Kenanga Research & Investment

Seaport& Logistics - Out of Rough Seas

Publish date: Wed, 20 Dec 2023, 09:18 AM

We upgrade our call to OVERWEIGHT from NEUTRAL. The World Trade Organisation (WTO) projects global merchandise trade volume to grow by 3.3% in CY24, more than quadrupling a 0.8% growth estimated for CY23. Already, there have been green shoots of recovery in the intraAsia trade, and a more synchronised recovery in the global economy could happen in 2HCY24 on policy easing by central banks in advanced economies. We acknowledge that global trade will have to navigate stricter regulations on carbon emissions. We continue to see a bright spot in the domestic logistics sector as it is: (i) driven internally and less directly exposed to external headwinds, and (ii) a beneficiary of the booming e-commerce. Our sector top picks are WPRTS (OP; TP: RM3.80) and SWIFT (OP; TP: RM0.63).

Modest growth for global trade amid stricter regulations. The WTO projects global merchandise trade volume to grow by 3.3% in CY24, more than quadrupling a 0.8% growth estimated for CY23. We believe that there is a good chance for a more synchronised recovery in the global economy towards 2HCY24 underpinned by policy easing by central banks in advanced economies. This augurs well for port operators.

Already, there have been green shoots of recovery in the intra-Asia trade (which mostly driven by China) as evidenced by the recent 3QCY23 results of WPRTS and BIPORT (MP; TP: RM5.55). Having beaten analysts’ forecasts, WPRTS raised its guidance for CY23F container volume growth to 5%-10% (vs. 0%-5% previously) on brisk solar panel and waste paper recycling trade. Similarly, BIPORT reported a pick-up in LNG exports to China as well as inbound and outbound cargoes from Samalaju-based smelters PMETAL (MP; TP: RM5.00) and OMH (OP; TP: RM2.07).

We acknowledge that stricter regulations on carbon emissions may pose new challenges to global trade, particularly, one from the United Nations’ International Maritime Organization (IMO) and another from the European Union (EU). While the exact implications of the regulation of IMO and EU’s Carbon Border Adjustment Mechanism (CBAM) on the seaport and logistics sectors remain unclear (especially for CBAM which is still pending finalisation), the volume of containers heading to the EU will certainly be affected (about 18% of container throughput under Asia-Europe trade), especially those originating from China, which is a major exporter of iron, steel and aluminium to the EU.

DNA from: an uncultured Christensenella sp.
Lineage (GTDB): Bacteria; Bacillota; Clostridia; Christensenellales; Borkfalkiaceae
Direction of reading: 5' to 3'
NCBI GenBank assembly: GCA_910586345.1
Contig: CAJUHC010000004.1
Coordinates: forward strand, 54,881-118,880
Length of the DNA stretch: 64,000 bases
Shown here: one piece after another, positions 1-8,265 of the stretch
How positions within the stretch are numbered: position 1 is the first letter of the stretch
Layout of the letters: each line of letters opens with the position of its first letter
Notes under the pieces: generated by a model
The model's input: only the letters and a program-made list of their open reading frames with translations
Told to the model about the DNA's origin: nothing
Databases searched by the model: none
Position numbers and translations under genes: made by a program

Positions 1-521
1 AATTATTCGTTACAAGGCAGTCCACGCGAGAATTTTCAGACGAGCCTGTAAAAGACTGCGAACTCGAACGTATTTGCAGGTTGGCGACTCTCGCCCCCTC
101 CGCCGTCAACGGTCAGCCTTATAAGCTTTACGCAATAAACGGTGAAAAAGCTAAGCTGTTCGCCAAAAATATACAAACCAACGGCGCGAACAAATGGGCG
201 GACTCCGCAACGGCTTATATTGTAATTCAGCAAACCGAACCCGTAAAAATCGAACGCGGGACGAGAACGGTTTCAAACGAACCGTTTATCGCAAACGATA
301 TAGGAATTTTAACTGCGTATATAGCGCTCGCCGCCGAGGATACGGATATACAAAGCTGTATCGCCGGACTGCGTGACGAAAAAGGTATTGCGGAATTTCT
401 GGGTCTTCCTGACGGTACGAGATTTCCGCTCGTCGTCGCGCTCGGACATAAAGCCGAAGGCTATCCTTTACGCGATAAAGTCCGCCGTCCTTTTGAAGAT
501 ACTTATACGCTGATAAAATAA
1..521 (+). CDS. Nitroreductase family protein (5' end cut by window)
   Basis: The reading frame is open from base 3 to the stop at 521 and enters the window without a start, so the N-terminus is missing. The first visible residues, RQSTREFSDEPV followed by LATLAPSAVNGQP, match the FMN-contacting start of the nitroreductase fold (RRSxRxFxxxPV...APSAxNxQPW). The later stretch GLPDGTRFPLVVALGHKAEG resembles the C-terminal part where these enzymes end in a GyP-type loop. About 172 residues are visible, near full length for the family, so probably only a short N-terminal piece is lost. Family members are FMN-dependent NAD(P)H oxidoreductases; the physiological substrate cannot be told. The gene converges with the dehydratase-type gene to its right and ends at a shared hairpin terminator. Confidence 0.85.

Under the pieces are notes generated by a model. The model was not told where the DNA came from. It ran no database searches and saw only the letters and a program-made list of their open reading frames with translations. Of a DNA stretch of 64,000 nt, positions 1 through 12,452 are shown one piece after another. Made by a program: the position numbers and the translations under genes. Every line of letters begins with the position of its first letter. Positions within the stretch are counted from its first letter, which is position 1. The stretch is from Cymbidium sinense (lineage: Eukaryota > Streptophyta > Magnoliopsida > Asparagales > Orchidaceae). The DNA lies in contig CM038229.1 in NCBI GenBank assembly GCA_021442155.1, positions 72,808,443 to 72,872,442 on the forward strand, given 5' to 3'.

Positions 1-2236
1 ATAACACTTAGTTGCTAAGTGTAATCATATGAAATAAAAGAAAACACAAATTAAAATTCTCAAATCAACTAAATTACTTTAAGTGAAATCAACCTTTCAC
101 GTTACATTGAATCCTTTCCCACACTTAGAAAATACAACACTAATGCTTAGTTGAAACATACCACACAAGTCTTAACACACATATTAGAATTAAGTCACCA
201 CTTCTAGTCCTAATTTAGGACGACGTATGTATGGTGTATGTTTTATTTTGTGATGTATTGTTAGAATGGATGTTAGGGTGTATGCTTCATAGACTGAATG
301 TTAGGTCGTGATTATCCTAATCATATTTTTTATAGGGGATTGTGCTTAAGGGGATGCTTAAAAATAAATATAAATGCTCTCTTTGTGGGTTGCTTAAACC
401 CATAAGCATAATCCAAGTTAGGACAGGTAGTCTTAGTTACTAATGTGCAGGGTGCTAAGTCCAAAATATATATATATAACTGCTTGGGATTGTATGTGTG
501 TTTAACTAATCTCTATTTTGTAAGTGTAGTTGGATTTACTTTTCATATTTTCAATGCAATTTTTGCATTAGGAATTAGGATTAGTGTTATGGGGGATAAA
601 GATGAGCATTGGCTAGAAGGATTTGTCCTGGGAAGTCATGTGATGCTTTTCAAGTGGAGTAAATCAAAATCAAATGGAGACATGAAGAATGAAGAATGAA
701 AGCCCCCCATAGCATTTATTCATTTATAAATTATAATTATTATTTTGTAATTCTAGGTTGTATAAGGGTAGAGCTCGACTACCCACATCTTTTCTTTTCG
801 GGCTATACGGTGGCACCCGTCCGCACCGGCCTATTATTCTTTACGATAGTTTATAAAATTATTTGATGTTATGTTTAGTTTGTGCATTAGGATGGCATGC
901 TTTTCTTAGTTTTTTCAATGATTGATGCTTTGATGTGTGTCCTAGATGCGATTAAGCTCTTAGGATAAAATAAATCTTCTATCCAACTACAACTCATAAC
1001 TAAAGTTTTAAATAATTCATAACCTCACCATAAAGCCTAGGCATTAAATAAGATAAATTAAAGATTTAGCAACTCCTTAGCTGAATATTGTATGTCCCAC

1. Under the new IMO rules, effective January 2023, all ships must report their carbon intensity and will be rated accordingly. The ships must record a 2% annual improvement in their carbon intensity from 2023 through 2030 or face being removed from service.

2. Meanwhile, the EU’s CBAM policy could disrupt the exports of certain commodities (iron and steel, cement, aluminium, fertiliser, electricity, hydrogen) to the EU. During the transition period between Oct 2023 and Dec 2025, EU importers must report embedded emissions in goods imported on a quarterly basis, as well as any carbon price paid to a third country. When the CBAM takes full effect starting 2026, importers will need to buy carbon credits reflecting the emissions generated in producing them.

Logistics to ride on e-commerce boom. Meanwhile, we see a bright spot in the domestically-driven third-party logistics (3PL) sector which is less vulnerable to external headwinds being buoyed by the booming e-commerce. Industry experts project the local e-commerce gross merchandise volume to grow at a CAGR of 7% from 2023 to 2027, with size reaching RM1.9t by 2027 from RM1.4t in 2023.

The booming e-commerce will spur demand for distribution hubs and warehouses to enable: (i) just-in-time (JIT) delivery, (ii) reshoring/nearshoring to bring manufacturers closer to end-customers, (iii) efficient automation system including interconnectivity with the customer system, and (iv) warehouse decentralisation to reduce transportation costs and de-risk the supply chain. There is also strong demand for cold-storage warehouses on the back of the proliferation of online grocery start-ups.

Our sector top picks are:-

1. WPRTS for: (i) its resilient earnings underpinned by long-term contracts with key clients such as Ocean Alliance, (ii) its long-term growth prospect driven by the Westports 2 expansion project, and (iii) its price competitiveness, i.e. lower transhipment tariffs vs. peers such as Port of Tanjung Pelepas and Port of Singapore.

2. SWIFT for: (i) its leading position in the Malaysian haulage business commanding close to 10% market share, (ii) its value-added integrated offerings resulting in a superb pre-tax profit margin of 10% compared to industry average of 4%, and (iii) the tremendous growth potential of its warehousing business, riding on the booming domestic e-commerce.

Source: Kenanga Research - 20 Dec 2023

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